Aibabin A.I. The Huns in the Plains of the Crimea

 
Aleksandr I. Aibabin, Doctor of Sciences (History), Professor, Director of the History and Archaeology of the Crimea Research Centre, V.I. Vernadsky Crimean Federal University, Prosp. Academika Vernadskogo, 4, 295007 Simferopol, Russian Federation, This email address is being protected from spambots. You need JavaScript enabled to view it. , https://orcid.org/0000-0002-4116-8198
 

 
Abstract. The article reviews some evidence of written sources about the Huns in the Crimea and the Huns’ burials found in the plains of the Crimea. Many researchers of the Crimean history dated the invasion of the Huns in the Northern Black Sea region to the time of the reign of Emperor Valens (364–378) taking into account the information of only some narrative sources. However, there is no information about the Huns’ crossing through the Cimmerian Bosporus Strait and the attack on the Bosporus cities in the 370s in the written sources. According to Syrian and Greek sources, N.V. Pigulevskaya reasonably attributed Huns’ crossing through Meotida and the Caucasus Mountains to Mesopotamia and the Syrian coast to 395. This date is confirmed by the updated chronology of nomadic burials known in the Crimea and ceramics from Bosporan cities and settlements. Apparently, the Huns appeared on the peninsula after their settlement in the Northern Black Sea region at the end of the 4th – 5th centuries. Huns tombs on the hillside of Koklyuk, from the State Farm named after Kalinin, from Belyaus and on the necropolis of Ust-Alma are dated back to the first half of the 5th century by polychrome things. According to the funeral rite, the described Crimean graves of the first half of the 5th century are similar to the graves excavated under the kurgans with horse skin known in steppes of the Northern Black Sea region. I.P. Zasetskaya reasonably associated them with the Turks, who were part of the Hunnic tribal union. Nomad burials in Izobilnoe were attributed to the second half of the 5th century, in Marfovka – to the end of the 5th century, and in Chykarenko – to the first half of the 6th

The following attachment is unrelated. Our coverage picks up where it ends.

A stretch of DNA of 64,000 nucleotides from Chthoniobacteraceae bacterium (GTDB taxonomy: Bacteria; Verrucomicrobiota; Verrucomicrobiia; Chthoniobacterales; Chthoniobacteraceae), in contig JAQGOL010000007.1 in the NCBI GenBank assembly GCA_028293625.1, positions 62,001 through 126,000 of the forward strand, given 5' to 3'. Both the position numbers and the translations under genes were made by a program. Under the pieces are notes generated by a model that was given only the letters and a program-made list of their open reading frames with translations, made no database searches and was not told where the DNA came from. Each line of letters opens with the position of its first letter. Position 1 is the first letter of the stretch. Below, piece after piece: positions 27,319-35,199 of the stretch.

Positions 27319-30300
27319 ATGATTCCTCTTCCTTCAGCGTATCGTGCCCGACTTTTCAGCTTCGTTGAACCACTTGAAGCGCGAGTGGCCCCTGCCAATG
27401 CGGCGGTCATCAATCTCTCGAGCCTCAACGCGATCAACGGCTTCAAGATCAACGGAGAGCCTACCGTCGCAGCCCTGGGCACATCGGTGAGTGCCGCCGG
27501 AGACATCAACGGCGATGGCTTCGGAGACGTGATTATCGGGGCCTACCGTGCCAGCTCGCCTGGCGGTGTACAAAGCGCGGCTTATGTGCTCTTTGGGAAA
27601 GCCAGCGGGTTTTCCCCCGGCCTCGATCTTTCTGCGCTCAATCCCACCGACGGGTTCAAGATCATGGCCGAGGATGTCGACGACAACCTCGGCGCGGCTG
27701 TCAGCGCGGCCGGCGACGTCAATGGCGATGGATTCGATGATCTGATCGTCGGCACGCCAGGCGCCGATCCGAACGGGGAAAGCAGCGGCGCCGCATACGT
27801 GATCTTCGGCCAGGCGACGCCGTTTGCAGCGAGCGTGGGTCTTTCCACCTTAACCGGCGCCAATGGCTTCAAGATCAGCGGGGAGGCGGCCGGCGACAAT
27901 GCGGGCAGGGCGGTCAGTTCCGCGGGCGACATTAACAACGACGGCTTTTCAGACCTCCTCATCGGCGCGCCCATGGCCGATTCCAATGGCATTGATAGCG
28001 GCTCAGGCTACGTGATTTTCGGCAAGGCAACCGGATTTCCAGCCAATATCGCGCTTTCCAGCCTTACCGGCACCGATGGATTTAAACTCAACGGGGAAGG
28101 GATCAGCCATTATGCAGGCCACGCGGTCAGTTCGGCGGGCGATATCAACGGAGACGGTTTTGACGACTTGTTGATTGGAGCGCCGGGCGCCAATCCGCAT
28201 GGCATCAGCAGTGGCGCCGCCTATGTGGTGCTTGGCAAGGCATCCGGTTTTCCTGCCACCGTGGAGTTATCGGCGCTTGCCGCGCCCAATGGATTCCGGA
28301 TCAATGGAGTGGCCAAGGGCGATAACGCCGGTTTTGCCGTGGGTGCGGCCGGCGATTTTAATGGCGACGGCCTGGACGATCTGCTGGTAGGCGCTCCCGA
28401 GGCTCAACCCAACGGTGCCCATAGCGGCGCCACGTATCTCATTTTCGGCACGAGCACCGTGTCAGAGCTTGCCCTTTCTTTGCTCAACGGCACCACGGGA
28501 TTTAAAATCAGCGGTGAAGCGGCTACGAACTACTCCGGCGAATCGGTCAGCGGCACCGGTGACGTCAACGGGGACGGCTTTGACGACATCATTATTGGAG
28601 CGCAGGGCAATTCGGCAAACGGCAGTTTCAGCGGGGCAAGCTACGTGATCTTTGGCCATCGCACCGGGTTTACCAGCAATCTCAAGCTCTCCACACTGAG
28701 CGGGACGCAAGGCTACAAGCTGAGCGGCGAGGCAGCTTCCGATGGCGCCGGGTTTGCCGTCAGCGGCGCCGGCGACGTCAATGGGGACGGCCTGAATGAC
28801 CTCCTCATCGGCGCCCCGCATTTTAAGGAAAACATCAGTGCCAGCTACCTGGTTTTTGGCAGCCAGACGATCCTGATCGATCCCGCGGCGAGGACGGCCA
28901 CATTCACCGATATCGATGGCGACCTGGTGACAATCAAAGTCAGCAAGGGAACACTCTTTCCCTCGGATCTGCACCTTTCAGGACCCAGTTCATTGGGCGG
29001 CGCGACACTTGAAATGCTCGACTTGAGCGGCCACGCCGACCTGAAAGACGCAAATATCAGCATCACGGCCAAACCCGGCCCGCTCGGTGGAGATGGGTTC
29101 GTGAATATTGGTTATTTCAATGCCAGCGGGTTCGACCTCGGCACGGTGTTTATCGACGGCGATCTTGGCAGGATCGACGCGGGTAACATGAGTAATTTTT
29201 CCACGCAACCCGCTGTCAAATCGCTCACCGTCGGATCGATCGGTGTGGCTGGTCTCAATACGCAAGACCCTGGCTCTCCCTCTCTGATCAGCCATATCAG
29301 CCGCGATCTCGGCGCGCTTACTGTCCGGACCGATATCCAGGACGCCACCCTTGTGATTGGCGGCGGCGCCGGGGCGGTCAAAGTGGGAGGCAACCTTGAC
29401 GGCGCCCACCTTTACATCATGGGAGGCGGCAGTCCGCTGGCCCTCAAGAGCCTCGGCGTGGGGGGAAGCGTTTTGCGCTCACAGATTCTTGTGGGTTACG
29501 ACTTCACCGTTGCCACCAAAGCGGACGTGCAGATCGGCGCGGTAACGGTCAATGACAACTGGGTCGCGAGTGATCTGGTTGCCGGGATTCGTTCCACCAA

century. The graves of nomads of the first half of the 5th century belonged to the Akatziri, and the graves of the second half of the 5th century – first half of the 6th century belonged to Huns-Altziagiri.
Key words: Crimea, Huns, invasion, nomadic burials, polychrome things.
Citation. Aibabin A.I., 2019. The Huns in the Plains of the Crimea. The Lower Volga Archaeological Bulletin, vol. 18, no. 2, pp. 47-61. (in Russian). DOI: https://doi.org/10.15688/nav.jvolsu.2019.2.3
 
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The Huns in the Plains of the Crimea by A.I. Aibabin is licensed under a Creative Commons Attribution 4.0 International License.
 
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